A scientific finding by a team of researchers, led by Dr. Aaron Phillips, PhD, an associate professor at the University of Calgary, in collaboration with researchers at King’s College London offers hope for new treatments for individuals with circulation disorders in the brain and spinal cord.
The research team identified the molecular mechanism behind a key process involved in controlling the circulation in the central nervous system, which can play a role in neurological diseases such as Alzheimer’s and spinal cord injury, as well as some cardiovascular diseases such as hypertension and atrial fibrillation.
“It’s an exciting finding. Conditions caused by lack of blood flow to the brain and spinal cord are difficult to assess and challenging to treat,” says Phillips, senior author on the study. “It opens the door to potential therapies.”
The Phillips Lab and RESTORE Network at the Cumming School of Medicine spent years developing a computational tool to study how the body regulates circulation to meet the metabolic needs of the nervous system through a process called neurovascular coupling. In addition to developing automated software for the analysis, the tool required new protocols and assessment hardware.
The platform made it possible for the team to look at how a specific molecule in neurons, neuronal nitric oxide synthase (nNOS), signals circulation to keep up with the metabolism needs of the central nervous system. For this, they collaborated with the group at King’s College London who are experts in the field of nNOS regulation. The study published in Circulation Research is the first time an experiment of its kind had been performed in humans.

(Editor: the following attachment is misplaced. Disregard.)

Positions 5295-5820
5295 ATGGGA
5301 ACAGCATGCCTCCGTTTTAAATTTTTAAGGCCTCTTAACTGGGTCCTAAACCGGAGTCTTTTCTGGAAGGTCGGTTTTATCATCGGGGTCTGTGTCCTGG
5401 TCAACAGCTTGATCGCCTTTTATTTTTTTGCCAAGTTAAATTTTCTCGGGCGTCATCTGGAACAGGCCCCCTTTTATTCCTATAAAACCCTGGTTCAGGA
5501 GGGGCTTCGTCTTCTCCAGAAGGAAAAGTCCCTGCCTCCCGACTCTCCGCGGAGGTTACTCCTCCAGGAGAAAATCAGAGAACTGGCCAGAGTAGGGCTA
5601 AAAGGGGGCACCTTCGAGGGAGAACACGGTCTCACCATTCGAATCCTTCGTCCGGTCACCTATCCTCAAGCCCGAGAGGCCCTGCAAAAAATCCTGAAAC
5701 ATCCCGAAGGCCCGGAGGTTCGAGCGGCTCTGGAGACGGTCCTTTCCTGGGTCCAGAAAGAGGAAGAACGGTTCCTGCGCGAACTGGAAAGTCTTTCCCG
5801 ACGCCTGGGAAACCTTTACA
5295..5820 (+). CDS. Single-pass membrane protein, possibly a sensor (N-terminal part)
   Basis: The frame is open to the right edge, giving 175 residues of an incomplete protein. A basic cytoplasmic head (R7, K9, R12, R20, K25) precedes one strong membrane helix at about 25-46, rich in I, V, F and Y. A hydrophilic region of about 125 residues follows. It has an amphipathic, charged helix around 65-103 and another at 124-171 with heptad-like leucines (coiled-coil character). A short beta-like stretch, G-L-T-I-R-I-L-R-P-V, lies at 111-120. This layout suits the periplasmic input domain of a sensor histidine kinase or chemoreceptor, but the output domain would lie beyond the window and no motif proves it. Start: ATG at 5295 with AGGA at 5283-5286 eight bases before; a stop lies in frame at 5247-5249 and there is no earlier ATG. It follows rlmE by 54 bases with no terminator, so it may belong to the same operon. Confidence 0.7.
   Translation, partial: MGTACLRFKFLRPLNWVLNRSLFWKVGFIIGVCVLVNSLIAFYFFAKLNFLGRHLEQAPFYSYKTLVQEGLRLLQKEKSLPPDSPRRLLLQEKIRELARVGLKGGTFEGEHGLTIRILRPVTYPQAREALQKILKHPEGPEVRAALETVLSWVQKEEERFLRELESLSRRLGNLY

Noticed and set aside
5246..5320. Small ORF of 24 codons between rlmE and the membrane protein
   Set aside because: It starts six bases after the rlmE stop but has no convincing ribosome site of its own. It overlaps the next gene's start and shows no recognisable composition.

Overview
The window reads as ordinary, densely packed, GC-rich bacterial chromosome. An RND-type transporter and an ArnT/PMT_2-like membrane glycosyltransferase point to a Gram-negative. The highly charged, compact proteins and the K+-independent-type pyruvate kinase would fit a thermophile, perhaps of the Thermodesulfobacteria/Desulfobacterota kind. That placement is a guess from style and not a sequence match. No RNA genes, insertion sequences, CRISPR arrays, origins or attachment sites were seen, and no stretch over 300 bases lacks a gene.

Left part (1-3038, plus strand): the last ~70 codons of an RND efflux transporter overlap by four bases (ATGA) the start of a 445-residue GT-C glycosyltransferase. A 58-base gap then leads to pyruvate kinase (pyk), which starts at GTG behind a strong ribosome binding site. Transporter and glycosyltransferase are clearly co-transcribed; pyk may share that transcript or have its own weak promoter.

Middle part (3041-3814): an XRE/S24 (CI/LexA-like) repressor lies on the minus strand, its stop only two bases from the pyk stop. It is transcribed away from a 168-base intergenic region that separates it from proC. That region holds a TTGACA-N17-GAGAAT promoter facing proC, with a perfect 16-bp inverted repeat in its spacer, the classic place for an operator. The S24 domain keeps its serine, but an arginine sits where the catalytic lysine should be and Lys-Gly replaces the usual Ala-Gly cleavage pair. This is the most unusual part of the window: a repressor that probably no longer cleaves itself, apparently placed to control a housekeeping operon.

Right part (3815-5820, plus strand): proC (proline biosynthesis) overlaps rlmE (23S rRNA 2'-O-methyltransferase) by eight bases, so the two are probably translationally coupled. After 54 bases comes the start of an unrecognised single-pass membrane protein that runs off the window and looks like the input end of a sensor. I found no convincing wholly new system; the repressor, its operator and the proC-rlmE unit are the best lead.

“This was really important as nNOS is uniquely positioned to play a key role in regulating circulation and ensuring the brain is not starved of blood,” says Dr. Kevin O’Gallagher, MD, PhD, at King’s College London and first author on the study. “Understanding the mechanism is key to both diagnosing and treating individuals with conditions associated with impaired circulation in the central nervous system.”
Phillips has launched a new startup, HEMOtx, to help bring these tools to the community.
“We believe that our neurovascular assessment platform and the new knowledge related to nNOS helps in both diagnosing circulation disorders in the central nervous system and in developing new therapeutics for these conditions,” says Phillips.
Dr. Robert Rose, PhD, Libin Cardiovascular Institute deputy director, says navigating the complexities of the human system is key in predicting and preventing disease and in providing personalized care.
“Dr. Phillips and the team have made an important discovery with the potential to impact patients. We are proud of the work they are doing and congratulate them on this impressive study."
This research is supported by the National Institute for Health Research Biomedical Research Centre (NIHR BRC) at Guy’s & St Thomas’ NHS Foundation Trust, King’s College London and the British Heart Foundation.